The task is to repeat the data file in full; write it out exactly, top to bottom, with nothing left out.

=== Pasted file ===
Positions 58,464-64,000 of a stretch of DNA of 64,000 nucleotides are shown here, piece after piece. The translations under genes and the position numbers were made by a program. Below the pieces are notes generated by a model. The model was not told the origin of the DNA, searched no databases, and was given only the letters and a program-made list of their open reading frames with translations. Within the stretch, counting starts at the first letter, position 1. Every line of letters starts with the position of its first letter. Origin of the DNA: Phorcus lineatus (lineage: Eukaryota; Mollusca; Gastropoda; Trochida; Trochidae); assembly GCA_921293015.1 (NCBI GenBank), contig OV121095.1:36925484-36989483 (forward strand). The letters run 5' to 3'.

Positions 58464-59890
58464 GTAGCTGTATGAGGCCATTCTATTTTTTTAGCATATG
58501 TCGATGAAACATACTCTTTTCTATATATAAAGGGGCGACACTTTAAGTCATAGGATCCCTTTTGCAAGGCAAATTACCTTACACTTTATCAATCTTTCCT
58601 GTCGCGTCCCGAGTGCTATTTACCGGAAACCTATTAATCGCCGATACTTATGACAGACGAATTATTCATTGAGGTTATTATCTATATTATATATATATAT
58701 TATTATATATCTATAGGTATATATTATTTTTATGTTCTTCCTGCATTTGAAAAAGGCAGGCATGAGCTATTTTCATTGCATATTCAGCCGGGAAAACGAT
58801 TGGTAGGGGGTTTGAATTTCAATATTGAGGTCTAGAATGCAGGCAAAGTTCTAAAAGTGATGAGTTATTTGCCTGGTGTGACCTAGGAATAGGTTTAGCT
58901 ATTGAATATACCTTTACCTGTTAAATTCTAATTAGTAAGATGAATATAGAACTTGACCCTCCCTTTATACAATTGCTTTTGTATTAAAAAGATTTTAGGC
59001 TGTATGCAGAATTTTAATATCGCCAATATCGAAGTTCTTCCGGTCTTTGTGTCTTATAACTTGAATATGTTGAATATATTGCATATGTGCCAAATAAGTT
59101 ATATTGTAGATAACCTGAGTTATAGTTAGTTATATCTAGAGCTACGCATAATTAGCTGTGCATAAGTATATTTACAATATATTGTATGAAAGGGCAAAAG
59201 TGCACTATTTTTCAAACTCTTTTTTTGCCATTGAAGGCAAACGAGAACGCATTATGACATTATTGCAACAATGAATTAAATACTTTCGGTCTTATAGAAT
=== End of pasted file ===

Positions 58,464-64,000 of a stretch of DNA of 64,000 nucleotides are shown here, piece after piece. The translations under genes and the position numbers were made by a program. Below the pieces are notes generated by a model. The model was not told the origin of the DNA, searched no databases, and was given only the letters and a program-made list of their open reading frames with translations. Within the stretch, counting starts at the first letter, position 1. Every line of letters starts with the position of its first letter. Origin of the DNA: Phorcus lineatus (lineage: Eukaryota; Mollusca; Gastropoda; Trochida; Trochidae); assembly GCA_921293015.1 (NCBI GenBank), contig OV121095.1:36925484-36989483 (forward strand). The letters run 5' to 3'.

Positions 58464-59890
58464 GTAGCTGTATGAGGCCATTCTATTTTTTTAGCATATG
58501 TCGATGAAACATACTCTTTTCTATATATAAAGGGGCGACACTTTAAGTCATAGGATCCCTTTTGCAAGGCAAATTACCTTACACTTTATCAATCTTTCCT
58601 GTCGCGTCCCGAGTGCTATTTACCGGAAACCTATTAATCGCCGATACTTATGACAGACGAATTATTCATTGAGGTTATTATCTATATTATATATATATAT
58701 TATTATATATCTATAGGTATATATTATTTTTATGTTCTTCCTGCATTTGAAAAAGGCAGGCATGAGCTATTTTCATTGCATATTCAGCCGGGAAAACGAT
58801 TGGTAGGGGGTTTGAATTTCAATATTGAGGTCTAGAATGCAGGCAAAGTTCTAAAAGTGATGAGTTATTTGCCTGGTGTGACCTAGGAATAGGTTTAGCT
58901 ATTGAATATACCTTTACCTGTTAAATTCTAATTAGTAAGATGAATATAGAACTTGACCCTCCCTTTATACAATTGCTTTTGTATTAAAAAGATTTTAGGC
59001 TGTATGCAGAATTTTAATATCGCCAATATCGAAGTTCTTCCGGTCTTTGTGTCTTATAACTTGAATATGTTGAATATATTGCATATGTGCCAAATAAGTT
59101 ATATTGTAGATAACCTGAGTTATAGTTAGTTATATCTAGAGCTACGCATAATTAGCTGTGCATAAGTATATTTACAATATATTGTATGAAAGGGCAAAAG
59201 TGCACTATTTTTCAAACTCTTTTTTTGCCATTGAAGGCAAACGAGAACGCATTATGACATTATTGCAACAATGAATTAAATACTTTCGGTCTTATAGAAT